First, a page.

Is money orfairness
By DENNIS WILKEN
TGI Staff Writer
The Kaua`i County
Council’s Finance Committee will meet Wednesday morning to again debate and
possibly decide if Mayor Maryanne Kusaka, her administrative assistant Wally
Rezentes Sr., Prosecuting Attorney Michael Soong and other department directors
and deputy department heads should get a pay raise.
The proposal, passed as
currently written, would give across-the-board ranges of salary hikes for 40
Soong and Kusaka, the only elected officials included in the
proposal, would receive approximately $7,000 raises.
Responding to what she
called “personal critics,” Kusaka told the council last week not to include her
in the package if that’s what it took to get “her people” raises.
the Finance Committee’s chairman, Councilman Jimmy Tokioka, said in an open
meeting, he’s heard many people specifically mention the mayor when they are
opposing the raises.
Critics of the proposal have pointed out that the
mayor’s $73,000-a-year salary is already substantially more than Kauai’s median
income, and that she and all her employees are making more than a living Kaua`i
Opponents also note that Hawaii’s state retirement statutes allow
government pensions to be based on “the high three” – the best three earning
years a government worker has.
The implication is that these raises would
help Kusaka in her golden years, since she can’t run again for
Proponents of the raises, including Kusaka, say department heads and
their chief deputies haven’t gotten a pay raise in almost five
Proponents also point out that those county employees covered by
collective bargaining consistently receive raises, including this year, while
department heads and appointed officials don’t. This leads to situations where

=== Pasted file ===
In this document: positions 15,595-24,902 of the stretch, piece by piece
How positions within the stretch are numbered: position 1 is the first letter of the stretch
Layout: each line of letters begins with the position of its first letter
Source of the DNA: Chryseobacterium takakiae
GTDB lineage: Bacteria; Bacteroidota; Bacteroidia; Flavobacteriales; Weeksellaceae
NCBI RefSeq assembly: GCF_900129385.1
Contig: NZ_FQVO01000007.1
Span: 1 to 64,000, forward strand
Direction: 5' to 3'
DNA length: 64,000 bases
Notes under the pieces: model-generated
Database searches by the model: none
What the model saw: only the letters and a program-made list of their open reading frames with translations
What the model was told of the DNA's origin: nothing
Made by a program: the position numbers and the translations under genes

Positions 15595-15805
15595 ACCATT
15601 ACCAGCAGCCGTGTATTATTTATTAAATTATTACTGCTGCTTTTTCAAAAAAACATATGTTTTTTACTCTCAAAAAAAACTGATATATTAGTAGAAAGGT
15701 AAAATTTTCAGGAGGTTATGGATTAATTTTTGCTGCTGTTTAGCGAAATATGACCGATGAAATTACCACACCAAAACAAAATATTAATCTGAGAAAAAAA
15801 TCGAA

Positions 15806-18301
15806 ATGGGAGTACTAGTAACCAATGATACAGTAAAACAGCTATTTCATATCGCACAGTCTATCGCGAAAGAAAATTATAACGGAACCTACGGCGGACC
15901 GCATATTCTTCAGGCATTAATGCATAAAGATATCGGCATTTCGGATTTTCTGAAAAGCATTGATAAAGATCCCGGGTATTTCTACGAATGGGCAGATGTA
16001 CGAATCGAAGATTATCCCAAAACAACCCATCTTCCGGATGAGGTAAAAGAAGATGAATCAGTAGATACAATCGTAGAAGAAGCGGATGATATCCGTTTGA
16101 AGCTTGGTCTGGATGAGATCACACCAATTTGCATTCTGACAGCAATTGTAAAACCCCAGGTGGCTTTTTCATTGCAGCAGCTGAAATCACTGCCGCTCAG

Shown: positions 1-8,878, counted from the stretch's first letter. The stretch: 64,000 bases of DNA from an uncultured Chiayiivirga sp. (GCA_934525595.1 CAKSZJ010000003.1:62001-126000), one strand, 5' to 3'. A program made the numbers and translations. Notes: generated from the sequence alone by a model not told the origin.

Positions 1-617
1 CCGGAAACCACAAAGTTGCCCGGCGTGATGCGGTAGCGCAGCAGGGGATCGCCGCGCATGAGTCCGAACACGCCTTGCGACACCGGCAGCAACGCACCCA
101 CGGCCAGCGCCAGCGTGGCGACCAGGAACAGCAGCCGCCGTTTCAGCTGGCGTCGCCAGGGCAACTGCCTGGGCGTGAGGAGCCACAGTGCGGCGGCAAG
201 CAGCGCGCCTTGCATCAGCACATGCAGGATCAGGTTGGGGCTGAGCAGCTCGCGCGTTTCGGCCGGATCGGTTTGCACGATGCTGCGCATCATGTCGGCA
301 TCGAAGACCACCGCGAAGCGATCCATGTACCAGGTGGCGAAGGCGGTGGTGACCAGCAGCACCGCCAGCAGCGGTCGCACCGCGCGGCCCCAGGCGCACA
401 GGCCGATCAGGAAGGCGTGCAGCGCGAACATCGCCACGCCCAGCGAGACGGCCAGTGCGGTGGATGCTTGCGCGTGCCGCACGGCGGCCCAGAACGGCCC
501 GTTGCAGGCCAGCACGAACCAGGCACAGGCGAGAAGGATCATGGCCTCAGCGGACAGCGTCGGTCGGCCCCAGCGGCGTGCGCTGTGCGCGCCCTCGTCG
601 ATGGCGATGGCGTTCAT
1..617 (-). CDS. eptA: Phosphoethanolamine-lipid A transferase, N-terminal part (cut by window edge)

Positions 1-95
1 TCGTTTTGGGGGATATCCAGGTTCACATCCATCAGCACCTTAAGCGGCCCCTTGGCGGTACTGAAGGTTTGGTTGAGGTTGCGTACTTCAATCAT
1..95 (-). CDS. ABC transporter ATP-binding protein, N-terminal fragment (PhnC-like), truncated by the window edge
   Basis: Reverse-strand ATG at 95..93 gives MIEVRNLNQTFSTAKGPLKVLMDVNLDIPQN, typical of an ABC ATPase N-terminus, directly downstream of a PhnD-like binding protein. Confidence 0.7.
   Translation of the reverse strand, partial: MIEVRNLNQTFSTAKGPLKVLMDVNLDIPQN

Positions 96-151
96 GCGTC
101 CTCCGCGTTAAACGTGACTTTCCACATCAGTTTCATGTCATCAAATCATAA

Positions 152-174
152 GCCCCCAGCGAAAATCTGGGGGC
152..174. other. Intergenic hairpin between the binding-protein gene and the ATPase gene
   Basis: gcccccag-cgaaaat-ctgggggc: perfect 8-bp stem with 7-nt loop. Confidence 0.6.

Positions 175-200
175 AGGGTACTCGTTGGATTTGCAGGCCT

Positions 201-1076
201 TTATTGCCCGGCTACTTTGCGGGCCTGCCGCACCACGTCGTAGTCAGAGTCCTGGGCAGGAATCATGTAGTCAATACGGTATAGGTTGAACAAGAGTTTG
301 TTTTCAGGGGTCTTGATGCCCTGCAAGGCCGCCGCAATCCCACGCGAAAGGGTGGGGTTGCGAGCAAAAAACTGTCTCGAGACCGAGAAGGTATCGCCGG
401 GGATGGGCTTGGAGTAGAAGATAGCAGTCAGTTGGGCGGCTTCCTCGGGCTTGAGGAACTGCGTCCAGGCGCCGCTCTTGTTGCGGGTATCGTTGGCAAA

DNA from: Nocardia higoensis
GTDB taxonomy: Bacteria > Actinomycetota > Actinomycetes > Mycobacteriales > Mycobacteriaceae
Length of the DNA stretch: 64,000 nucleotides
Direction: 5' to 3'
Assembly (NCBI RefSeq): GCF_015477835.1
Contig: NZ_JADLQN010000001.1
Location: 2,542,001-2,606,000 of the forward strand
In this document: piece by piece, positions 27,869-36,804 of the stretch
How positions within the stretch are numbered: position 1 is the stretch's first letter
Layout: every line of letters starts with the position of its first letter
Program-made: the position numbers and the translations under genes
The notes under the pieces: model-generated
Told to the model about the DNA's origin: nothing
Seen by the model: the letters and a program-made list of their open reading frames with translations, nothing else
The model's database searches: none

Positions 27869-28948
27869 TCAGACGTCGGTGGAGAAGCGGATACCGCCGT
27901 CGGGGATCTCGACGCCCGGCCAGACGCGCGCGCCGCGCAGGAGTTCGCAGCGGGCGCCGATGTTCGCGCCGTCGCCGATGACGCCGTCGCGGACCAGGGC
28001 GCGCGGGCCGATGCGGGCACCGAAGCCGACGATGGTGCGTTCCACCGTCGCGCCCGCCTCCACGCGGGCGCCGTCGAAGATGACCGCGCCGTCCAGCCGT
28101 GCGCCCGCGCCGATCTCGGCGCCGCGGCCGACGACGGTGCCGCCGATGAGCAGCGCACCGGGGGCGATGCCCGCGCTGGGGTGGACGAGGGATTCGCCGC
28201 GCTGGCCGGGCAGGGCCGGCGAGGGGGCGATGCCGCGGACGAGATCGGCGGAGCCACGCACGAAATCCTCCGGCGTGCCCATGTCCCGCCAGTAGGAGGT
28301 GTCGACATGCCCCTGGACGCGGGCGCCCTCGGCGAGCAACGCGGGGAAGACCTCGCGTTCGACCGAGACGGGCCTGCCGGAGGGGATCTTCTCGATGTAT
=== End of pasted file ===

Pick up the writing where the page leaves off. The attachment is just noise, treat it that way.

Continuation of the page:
at least two Police Department employees make more than chief George
Kusaka has has said repeatedly that the salary proposal isn’t
about the money but is a fairness issue.
Council members generally have
been hesitant to talk about the raise issue on the record. But if Saturday’s
primary election is seen as a mandate of sorts for the seven incumbents, a
raise might be expected.
Only Councilman Gary Hooser voted against the
proposal at its first reading, citing the fact that the raises would be across
Hooser has said that he doesn’t feel everyone in government
deserves a raise, and that he wants a strong performance-based criteria
included in the payraise ordinance.
Surprisingly, Councilman Randal
Valenciano, a seemingly strong supporter of the administration, expressed
similar feelings at the last council meeting, saying he couldn’t vote for the
proposal as it was currently presented.
Criteria for raises has been given
to the council by the administration, and Tokioka has been emphatic that he
wants a decision before, not after the general election in November.
are not ducking this,” he said.
Observers expect the bill will be tweaked
to give at least the appearance of fairness and then will be approved by the
council, with the increases eventually being passed along to the
Staff writer Dennis Wilken can be reached at 245-3681 (ext.
252) and email@example.com